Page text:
The country’s main financial newspaper, the Nikkei Shimbun, focuses on the economic ramifications of a smoking ban, in particular how much money the relevant leisure industries will lose (about ¥840 billion). And while the Nikkei does mention the WHO and antismoking groups, it’s in the context of smoking bans in other countries that have not seen a net negative economic impact as a result.

One of the few recent articles about smoking regulations that touches on the dangers of secondhand smoke appeared in the May 31 Asahi Shimbun, which surveyed policies in local government facilities. In most cases, smoking is banned in areas open to the general public, but allowed in areas that are accessed only by government officials, thus implying that civil servants and politicians have the right to ruin their own health but not that of other people.

That should be the central point in any discussion of smoking regulations, but as Shigefumi Matsuzawa, a member of the Upper House who represents Kanagawa Prefecture, told Jimbo during a different Video News program, the government and major media have too much at stake to allow such a discussion to reach the ears of the public.

Matsuzawa, a vocal antismoking advocate in the government, said that the revised Health Promotion Bill will do nothing to curb secondhand smoke in public places. At the forefront of the movement to weaken regulations are commercial interests — restaurants, bars, cigarette retailers — who say their livelihoods will be ruined by smoking prohibitions. However, the real force behind the movement is the Finance Ministry, which holds one-third of the stock in Japan Tobacco Ltd. Corp. The public thinks that the company, formerly a government organ, was privatized in the ’80s, but Japan Tobacco is still dependent on the Finance Ministry, which regulates tobacco farmers, buys all their produce and controls all cigarette distribution, even that of imported brands. The Finance Ministry earns up to ¥70 billion a year in dividends. More importantly, the tobacco tax is used to keep local governments in line because they rely on handouts from the tax.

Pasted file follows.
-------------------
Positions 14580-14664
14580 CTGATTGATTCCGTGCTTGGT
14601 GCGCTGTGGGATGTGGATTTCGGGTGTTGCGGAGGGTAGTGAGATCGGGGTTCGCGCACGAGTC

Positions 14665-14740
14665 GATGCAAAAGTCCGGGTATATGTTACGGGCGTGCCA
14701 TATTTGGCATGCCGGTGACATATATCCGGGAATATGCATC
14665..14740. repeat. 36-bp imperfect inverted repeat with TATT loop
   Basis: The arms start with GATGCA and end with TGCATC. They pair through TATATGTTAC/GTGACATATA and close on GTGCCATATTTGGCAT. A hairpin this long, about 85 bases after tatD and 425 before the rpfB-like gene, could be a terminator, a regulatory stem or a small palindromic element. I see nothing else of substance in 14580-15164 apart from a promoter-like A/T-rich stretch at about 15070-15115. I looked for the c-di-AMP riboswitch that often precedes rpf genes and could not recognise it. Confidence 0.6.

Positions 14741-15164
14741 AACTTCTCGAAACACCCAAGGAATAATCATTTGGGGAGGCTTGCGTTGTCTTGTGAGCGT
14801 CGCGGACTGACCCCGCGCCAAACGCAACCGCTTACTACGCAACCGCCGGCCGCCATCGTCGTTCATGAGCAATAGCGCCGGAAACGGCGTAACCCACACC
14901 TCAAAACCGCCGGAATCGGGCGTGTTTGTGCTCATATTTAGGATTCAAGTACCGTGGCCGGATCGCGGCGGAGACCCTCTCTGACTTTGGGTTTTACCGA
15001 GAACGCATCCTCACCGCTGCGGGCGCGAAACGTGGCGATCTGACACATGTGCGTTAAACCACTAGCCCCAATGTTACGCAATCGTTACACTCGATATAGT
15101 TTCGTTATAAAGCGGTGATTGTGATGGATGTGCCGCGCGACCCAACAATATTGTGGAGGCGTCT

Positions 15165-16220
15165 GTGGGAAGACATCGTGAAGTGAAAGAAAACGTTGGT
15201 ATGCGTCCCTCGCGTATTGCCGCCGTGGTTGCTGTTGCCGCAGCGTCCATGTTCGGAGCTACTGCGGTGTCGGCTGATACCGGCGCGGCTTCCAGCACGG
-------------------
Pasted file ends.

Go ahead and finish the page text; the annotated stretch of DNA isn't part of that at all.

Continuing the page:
Anyone who has read foreign coverage of Japan’s smoking issue knows this, because practically every article mentions the Japan Tobacco stock connection. But as Matsuzawa points out, the Japanese media outlets don’t.

More significantly, Japan Tobacco still buys ads from publications and broadcasters. It’s not allowed to mention cigarette brands, but the content isn’t important (though Japan Tobacco currently pushes “heated tobacco” products because, among other things, they’re perceived to be safer). What’s important is that media outlets depend on them for revenue and so don’t report on matters that might bother Japan Tobacco.

For his efforts, Matsuzawa says he has received death threats from criminal groups with ties to leisure industries. The government ignores his plight because supporting him would hurt their interests.

“In Japan,” he says, “there are just too many beneficiaries of tobacco.”